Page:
4th DELOS Summer School on Preservation in Digital Libraries, Grand Hotel Continental, Tirrénia, Pisa, Italy, 8-13 June 2008

Thursday, 12 June, 2008: Current and emerging scientific data curation practices

Session led by: Michael Day, UKOLN, University of Bath

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Pick two or three of the following brief scenarios to help explore the requirements of researcher team in 2028 trying to make use of a curated dataset. All of the scenarios broadly follow the same pattern, a research team finds a potentially useful data resource and they need to understand certain aspects of it before they can start integrating it into their research workflow. There is no need for specific knowledge of the research domains, just to think about what might be the most appropriate “significant properties” from the point of view of that particular research team.

Given more time, you could do this better using tools like PLATO, but for the purpose of this exercise, you need only evaluate the relative importance of the following high-level categories (mostly taken from Andrew Wilson's Significant Properties Report, v. 2 (AHDS, 2007), p. 8:

For each of these categories you should first discuss what might be essential for the 2028 research project. After your discussion, you should then rank the categories by giving them a score out of ten. So if, for example, you think that Appearance (look and feel) is really quite important for Scenario 1, you could give it nine or ten.

Scenario 1: A research project in 2028 is trying to explore how the first generation Internet was used by European political parties in the 1990s to promote citizen participation in policy formation. The investigators know that a large amount of Web material from this period is held by an organisation called the Internet Archive, and they have begun to use data mining tools to explore the extent of their holdings. What will they need to know about the collection in order to be able to do their work properly?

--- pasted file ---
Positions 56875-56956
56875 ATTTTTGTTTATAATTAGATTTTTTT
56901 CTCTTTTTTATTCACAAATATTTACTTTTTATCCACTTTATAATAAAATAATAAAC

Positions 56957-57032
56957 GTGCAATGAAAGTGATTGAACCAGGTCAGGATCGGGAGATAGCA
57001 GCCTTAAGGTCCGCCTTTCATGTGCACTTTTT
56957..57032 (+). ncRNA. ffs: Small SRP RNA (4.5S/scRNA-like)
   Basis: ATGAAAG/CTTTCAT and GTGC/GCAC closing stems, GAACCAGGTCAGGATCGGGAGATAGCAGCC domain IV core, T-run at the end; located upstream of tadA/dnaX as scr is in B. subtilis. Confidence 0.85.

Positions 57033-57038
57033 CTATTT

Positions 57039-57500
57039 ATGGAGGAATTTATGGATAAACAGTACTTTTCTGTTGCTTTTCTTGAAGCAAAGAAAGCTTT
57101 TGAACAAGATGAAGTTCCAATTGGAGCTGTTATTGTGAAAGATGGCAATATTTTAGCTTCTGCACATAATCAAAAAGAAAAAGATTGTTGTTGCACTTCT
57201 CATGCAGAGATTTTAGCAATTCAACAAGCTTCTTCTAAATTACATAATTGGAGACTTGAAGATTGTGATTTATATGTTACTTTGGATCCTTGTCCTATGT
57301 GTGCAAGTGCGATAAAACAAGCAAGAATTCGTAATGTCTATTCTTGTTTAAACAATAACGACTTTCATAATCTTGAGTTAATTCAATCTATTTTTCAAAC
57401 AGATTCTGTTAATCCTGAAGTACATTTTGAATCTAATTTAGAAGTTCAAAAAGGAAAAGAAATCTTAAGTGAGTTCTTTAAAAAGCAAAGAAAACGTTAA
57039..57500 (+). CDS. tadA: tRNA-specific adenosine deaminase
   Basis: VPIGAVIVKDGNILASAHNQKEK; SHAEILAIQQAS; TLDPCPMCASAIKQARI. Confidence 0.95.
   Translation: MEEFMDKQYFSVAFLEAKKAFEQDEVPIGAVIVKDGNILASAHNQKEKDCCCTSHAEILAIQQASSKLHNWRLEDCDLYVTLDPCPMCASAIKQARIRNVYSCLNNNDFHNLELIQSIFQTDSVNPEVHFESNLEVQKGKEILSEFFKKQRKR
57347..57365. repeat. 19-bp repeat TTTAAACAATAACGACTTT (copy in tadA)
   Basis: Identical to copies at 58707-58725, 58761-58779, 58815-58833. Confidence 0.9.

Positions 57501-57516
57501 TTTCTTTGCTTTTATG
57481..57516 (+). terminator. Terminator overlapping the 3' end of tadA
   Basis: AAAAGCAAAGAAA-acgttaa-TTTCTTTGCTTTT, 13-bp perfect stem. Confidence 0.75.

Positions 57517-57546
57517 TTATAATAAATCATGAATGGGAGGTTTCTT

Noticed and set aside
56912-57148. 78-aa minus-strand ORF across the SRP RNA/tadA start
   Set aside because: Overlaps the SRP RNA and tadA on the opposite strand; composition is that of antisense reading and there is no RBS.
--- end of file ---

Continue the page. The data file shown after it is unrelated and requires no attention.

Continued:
Scenario 2: Art curators in 2028 are trying to put together an exhibition of digital art in a public gallery. They have found that a university art department retains a collection of digital art resources (chiefly multimedia) produced by their undergraduate students between 2000-2005, some of which have gone on to become extremely important figures in the art establishment. When evaluating the collection for use in the exhibition, what would they consider to be the most important object characteristics?

Scenario 3: Healthcare researchers in 2028 are trying to trace the historical incidence certain lung abnormalities and have access to a massive database of medical images (X-rays) that they intend to submit to the most up to date content-based image retrieval techniques. The database is made up of imaging output from more than one hospital and the researchers are worried that certain parameters essential to their research (e.g., the age and sex of patient, imaging dates, etc.) may be missing. What else need they know about the database before they can start running their search algorithms?

Scenario 4: A research project in 2028 is trying to find links between climate records and biological species diversity in south-west England. The principal investigator has found a promising dataset of geographically-relevant biodiversity information in a local history museum. What more does she need to know about this dataset before she can get her team to try to integrate this dataset (and others like it) with historical climate models?

[The presentation slides from this session are linked from: http://www.ukoln.ac.uk/preservation/presentations/2008/delos-summer-school/]

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